Remembering in Plymouth

Finding myself far from home, I couldn't have found a more fitting place to pay my respects to the fallen. A swathe of humanity moved sedately through the town centre of Plymouth, as if led by an invisible Pied Piper. I felt myself almost carried along as I was caught up in the relentless footsteps. People of all races, all ages and all walks of life moved together in a synchronous mass. Some were in uniform and some were not, some were clearly old enough to have remembered either the second world war, or lived in the aftermath of it, while others were too young to have any real understanding of war and what our men and women faced at such times. Medals were worn proudly and backs were straightened as we approached the eleventh hour of the eleventh day of the eleventh month. Thousands gathered on the Hoe and stood side by side united in the single cause of remembering those who had fallen. For a hundred years now we have celebrated the end of the first world war and remembered those that fell never to see the homes they left behind.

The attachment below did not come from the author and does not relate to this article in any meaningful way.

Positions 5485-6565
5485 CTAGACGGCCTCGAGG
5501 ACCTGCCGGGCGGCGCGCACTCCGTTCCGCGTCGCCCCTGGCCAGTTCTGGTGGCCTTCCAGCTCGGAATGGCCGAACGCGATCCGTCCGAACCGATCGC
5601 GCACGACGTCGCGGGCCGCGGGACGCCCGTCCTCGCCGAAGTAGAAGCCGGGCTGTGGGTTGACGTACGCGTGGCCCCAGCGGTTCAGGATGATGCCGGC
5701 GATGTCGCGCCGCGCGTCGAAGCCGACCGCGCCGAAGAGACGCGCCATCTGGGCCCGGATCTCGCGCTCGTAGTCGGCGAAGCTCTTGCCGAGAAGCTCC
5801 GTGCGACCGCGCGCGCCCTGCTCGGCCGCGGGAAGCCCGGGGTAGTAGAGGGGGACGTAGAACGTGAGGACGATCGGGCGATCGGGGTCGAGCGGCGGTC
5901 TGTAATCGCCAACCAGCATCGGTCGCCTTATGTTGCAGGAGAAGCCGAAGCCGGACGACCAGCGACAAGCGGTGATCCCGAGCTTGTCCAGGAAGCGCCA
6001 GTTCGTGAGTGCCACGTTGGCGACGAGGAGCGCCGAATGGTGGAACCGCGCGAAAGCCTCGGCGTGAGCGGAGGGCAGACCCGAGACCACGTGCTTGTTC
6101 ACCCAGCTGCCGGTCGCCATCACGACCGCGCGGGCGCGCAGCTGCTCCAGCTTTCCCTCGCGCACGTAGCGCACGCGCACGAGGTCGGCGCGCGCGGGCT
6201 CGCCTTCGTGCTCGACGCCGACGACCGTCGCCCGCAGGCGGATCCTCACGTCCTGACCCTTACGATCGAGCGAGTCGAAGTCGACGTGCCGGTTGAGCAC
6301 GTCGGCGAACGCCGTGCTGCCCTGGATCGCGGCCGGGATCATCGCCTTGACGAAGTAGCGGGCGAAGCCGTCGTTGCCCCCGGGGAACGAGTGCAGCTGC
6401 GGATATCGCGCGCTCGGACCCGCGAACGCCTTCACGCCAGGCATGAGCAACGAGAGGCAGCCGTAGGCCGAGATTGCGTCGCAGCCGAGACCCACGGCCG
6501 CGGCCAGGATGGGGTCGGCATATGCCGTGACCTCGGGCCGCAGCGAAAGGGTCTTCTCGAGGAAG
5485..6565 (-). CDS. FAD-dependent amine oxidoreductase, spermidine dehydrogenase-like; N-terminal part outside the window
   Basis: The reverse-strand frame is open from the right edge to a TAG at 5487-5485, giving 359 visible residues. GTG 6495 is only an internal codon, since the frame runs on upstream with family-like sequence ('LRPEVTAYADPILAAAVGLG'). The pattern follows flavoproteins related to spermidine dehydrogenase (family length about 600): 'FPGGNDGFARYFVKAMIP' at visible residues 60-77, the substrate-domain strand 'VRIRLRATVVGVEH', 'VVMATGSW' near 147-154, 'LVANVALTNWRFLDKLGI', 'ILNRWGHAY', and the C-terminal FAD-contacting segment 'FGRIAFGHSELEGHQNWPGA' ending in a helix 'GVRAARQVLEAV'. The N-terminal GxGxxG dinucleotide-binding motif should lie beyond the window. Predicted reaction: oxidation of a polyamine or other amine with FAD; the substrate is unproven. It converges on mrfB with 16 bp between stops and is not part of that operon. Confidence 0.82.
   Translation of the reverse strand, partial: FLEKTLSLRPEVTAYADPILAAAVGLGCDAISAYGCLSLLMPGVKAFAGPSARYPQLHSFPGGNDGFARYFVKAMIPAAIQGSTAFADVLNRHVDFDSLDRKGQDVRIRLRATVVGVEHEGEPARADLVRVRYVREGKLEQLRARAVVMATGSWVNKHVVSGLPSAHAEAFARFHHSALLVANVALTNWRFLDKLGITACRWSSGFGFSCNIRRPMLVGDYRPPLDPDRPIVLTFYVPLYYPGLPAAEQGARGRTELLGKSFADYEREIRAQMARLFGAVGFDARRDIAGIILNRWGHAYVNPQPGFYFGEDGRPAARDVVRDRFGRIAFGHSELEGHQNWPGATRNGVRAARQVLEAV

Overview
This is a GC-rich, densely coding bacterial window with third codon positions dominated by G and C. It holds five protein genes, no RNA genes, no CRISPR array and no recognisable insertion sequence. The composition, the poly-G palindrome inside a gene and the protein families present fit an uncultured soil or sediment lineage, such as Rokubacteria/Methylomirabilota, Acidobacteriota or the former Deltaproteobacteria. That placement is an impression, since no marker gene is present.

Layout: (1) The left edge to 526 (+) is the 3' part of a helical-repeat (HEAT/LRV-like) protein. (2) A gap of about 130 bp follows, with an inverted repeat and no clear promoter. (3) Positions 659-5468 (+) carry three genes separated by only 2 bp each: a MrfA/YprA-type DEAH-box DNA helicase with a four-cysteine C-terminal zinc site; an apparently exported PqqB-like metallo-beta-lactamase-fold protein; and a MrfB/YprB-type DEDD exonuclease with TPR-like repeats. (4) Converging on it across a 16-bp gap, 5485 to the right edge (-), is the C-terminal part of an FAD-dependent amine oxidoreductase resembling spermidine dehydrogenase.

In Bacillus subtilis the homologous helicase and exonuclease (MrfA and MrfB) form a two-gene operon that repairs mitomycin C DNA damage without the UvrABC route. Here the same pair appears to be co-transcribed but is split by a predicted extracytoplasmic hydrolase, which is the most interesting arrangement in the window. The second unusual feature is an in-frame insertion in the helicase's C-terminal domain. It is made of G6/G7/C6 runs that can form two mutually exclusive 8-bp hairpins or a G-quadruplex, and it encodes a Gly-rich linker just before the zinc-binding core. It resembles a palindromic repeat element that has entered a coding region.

But this wasn't just about remembering those from the great war but remembering those from all the many conflicts that have followed. I stood amongst them and waited for the minutes of silence to begin, aware that as the time drew ever nearer the sound of voices gradually became less and less until the boom of a cannon silenced the crowd and stilled their movement. There was a sense of great pride and grief for all those who died and yet one of joy too for the freedom bequeathed to us by their ultimate sacrifice. The great gun boomed again and the silence wasn't broken straight away, the murmur of voices returning slowly. A few drops of rain fell at the precise moment the gun had fired, a few raindrops, or God's tears shed for those lost, a poignant thought for a poignant moment?

For another thirty minutes I stayed along with the majority, joining in with the prayers of thanks and glad to be in the company of those with similar thoughts. Surely there is nothing more powerful when humanity congregates in this way and stands side by side as one. One body, one mind and one soul. If only this peaceful harmony could only be harnessed more just think of what might be achieved and what might never be repeated again.

They will never be forgotten

C.S. Clifford

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